OUR MISSION - WE'RE PUBLISHED! Wednesday, June 26th, 2013 marked the Premier of our new book, Happy Hour in the High Peaks: An Adirondack Bar Guide. The hardcover, 160 page book can be found at bars and bookstores throughout the Adirondack Park or order online at www.happyhourinthehighpeaks.com. You'll find a list of our book signings on the Events page and where to buy the book on our Retailers page. The book contains reviews of 46 of our favorite bars in the Adirondack Park, and 46 drink recipes with an Adirondack twist. As a companion to the book, we have also published a 46er Passport so that you can follow the Happy Hour Trail to become a Happy Hour 46er and make new friends along the way. Summit Tour t-shirts will be for sale at our book signings or available online. Whether you are a native, resident, or visitor, you'll find 46 more reasons to visit the ADIRONDACK PARK!

Sunday, January 30, 2011

The Barking Spider Spins its Web

North Creek's close proximity to us and its lure of a number of pubs urged us to return on this pleasant Saturday afternoon. Our original plan had been to spend some time in two different bars, the first being The Barking Spider at 302 Main Street in North Creek; the second, Basil & Wicks on Route 28.

Our first visit was The Barking Spider. A tiny facade, nestled between two larger structures, the long, narrow interior of the tavern did not inhibit the sense of spaciousness yielded by the high ceilings, natural pine wainscoting, and unfinished wide-plank wood floors. Modestly decorated here and there with snowshoes, skis and art prints, it was uncluttered, lending an airy sense. The rear of the bar overlooked the North Creek train station and the Hudson River.

The draft beer selection was limited but varied and I ordered a Bear Naked Ale, crafted by the Adirondack Pub and Brewery in Lake George. I honestly don't know what bottled beers were available, but Pam had an Ultra and someone had a PBR in a can, so I assume there was something for everyone.

Tavern owner Tim McGraw's enthusiasm and willingness to share experiences and future plans for the bar were encouraging as was his humor in explaining the presence of the flag of the great state of New York, hanging in effigy overhead. (That's a story for another blog.) Terri, the bartender, was quite accommodating in her quest for a substitute for white zinfandel (Pam's drink of choice), which the Barking Spider does not stock.

A mix of patrons came and went throughout our two-and-a-half-hour visit. In fact, we were there longer than most. Representing a variety of age groups, regular visitors to the area, locals and winter sportspeople, the clientele were friendly and inquisitive, as we seemed to arouse curiosity as we scribbled observations in our notebooks. We assured them we weren't from the health department or up to no-good. We spoke with many who happily answered questions and made suggestions for other places to visit. The Bear Trap in Indian Lake was suggested a couple of times, so it looks as though we may be headed that way in the near future.

Our husbands eventually showed up (we said it was OK) and we left for dinner at Basil and Wick's. We are not restaurant reviewers, but I will say that, though the seating process was disorganized, the food was excellent. Basil and Wick's chili is the "Bands and Beans" award winner and both husbands ordered that, the plan being that the two of them would ride home together (taking their barking spiders with them). I think Basil and Wick's will be visited again when they're not so busy, so that we can properly review the bar.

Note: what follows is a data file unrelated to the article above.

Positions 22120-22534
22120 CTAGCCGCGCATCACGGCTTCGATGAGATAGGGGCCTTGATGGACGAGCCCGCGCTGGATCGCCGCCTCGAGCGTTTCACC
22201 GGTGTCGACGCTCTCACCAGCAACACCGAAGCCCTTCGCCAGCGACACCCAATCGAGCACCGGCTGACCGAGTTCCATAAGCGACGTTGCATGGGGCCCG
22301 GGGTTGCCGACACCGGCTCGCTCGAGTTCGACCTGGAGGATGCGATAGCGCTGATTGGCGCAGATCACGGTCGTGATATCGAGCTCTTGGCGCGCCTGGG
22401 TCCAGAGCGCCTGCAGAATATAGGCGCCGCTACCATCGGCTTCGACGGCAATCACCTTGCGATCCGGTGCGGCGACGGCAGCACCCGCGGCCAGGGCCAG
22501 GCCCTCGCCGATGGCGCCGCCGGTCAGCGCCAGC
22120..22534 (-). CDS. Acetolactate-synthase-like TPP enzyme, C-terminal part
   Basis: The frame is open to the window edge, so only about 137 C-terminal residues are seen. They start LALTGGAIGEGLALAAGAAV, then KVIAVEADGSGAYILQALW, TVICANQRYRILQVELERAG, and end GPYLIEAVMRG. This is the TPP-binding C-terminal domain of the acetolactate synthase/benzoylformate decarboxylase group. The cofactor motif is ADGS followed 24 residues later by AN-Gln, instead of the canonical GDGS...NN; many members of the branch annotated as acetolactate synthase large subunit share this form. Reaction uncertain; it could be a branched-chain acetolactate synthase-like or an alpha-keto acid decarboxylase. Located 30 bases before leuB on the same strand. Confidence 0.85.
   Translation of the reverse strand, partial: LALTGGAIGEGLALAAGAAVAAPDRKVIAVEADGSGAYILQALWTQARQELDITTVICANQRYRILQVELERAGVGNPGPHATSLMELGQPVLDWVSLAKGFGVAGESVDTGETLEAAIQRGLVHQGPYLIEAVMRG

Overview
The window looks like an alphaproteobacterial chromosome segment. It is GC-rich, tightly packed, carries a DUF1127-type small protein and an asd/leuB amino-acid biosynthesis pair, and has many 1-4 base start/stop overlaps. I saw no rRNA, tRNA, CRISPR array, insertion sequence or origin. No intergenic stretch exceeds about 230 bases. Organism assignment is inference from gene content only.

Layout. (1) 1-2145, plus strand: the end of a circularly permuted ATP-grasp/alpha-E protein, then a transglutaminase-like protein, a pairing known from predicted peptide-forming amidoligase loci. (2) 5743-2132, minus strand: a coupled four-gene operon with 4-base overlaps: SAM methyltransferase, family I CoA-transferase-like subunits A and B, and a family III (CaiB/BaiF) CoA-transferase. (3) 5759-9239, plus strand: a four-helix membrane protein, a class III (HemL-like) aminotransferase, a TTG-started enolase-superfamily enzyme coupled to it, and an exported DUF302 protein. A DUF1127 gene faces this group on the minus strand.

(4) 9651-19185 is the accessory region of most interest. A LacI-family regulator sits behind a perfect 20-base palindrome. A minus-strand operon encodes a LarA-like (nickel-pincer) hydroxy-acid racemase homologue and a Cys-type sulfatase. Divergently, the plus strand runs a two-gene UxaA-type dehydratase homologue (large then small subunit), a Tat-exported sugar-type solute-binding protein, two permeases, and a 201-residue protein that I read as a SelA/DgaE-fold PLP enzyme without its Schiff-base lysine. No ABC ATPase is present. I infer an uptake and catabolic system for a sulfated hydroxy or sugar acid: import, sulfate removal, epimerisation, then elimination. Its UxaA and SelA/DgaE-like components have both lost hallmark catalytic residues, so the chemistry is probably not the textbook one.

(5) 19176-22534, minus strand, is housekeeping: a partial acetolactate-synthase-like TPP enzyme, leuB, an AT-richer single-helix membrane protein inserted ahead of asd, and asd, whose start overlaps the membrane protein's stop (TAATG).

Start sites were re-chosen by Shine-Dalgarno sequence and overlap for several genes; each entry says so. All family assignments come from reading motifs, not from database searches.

It's already clear that it will be difficult to choose the top bars for our book. I predict we will find something positive and unique in every place we visit. I am pleasantly surprised at the enthusiasm and well-wishes Pam and I receive when we explain what we're up to, from customers and staff alike. You meet the nicest people in the Adirondacks!


A Visit to (not from) The Barking Spider

It was late Saturday afternoon, or was it early Saturday evening?  In January in the Adirondacks, if there's still daylight, we must cling to daytime and call it late afternoon.  It was late Saturday afternoon when we entered The Barking Spider.  This establishment was recommended to us, but I was already curious about it myself.  Last week I saw the sign from across the street while we were visiting Trapper's Tavern.  I was just far enough away, and at an awkward angle, to have trouble reading their sign and laughed later as I described the thought process to my sister.  It went something like this.  Reading horizontally, The Bar, The Bar King, The Barking?  But what's with the spider web worked into the sign below the name?  Aha, vertically, I read the word Spider.  Ooooh, The Barking Spider.  Now, keep in mind, I was sober and it wasn't dark yet.  Then, ok, what does that mean?  So, of course, when it was suggested that we check it out on our "quest", I had to go, not to mention that I found I know the owner.

It's a guy thing, and many of you may already know the meaning, but I did not.  While interviewing the owner, Tim McGraw, naturally I had to ask.  I think he knew the question was looming, and I think he has answered it just as delicately many times before.  It was his 8 year old son's idea - sure, blame it on the kid (they usually blame it on the dog)!  But then I'm really thinking...an 8 year old boy knows this term and I do not?  Tim proceeded with a description of a closely cramped hunting camp after a night of beer drinking, and noises in the night.  We were left to draw the obvious conclusion from there, as I will leave you as well.  If there's any doubt, Google it!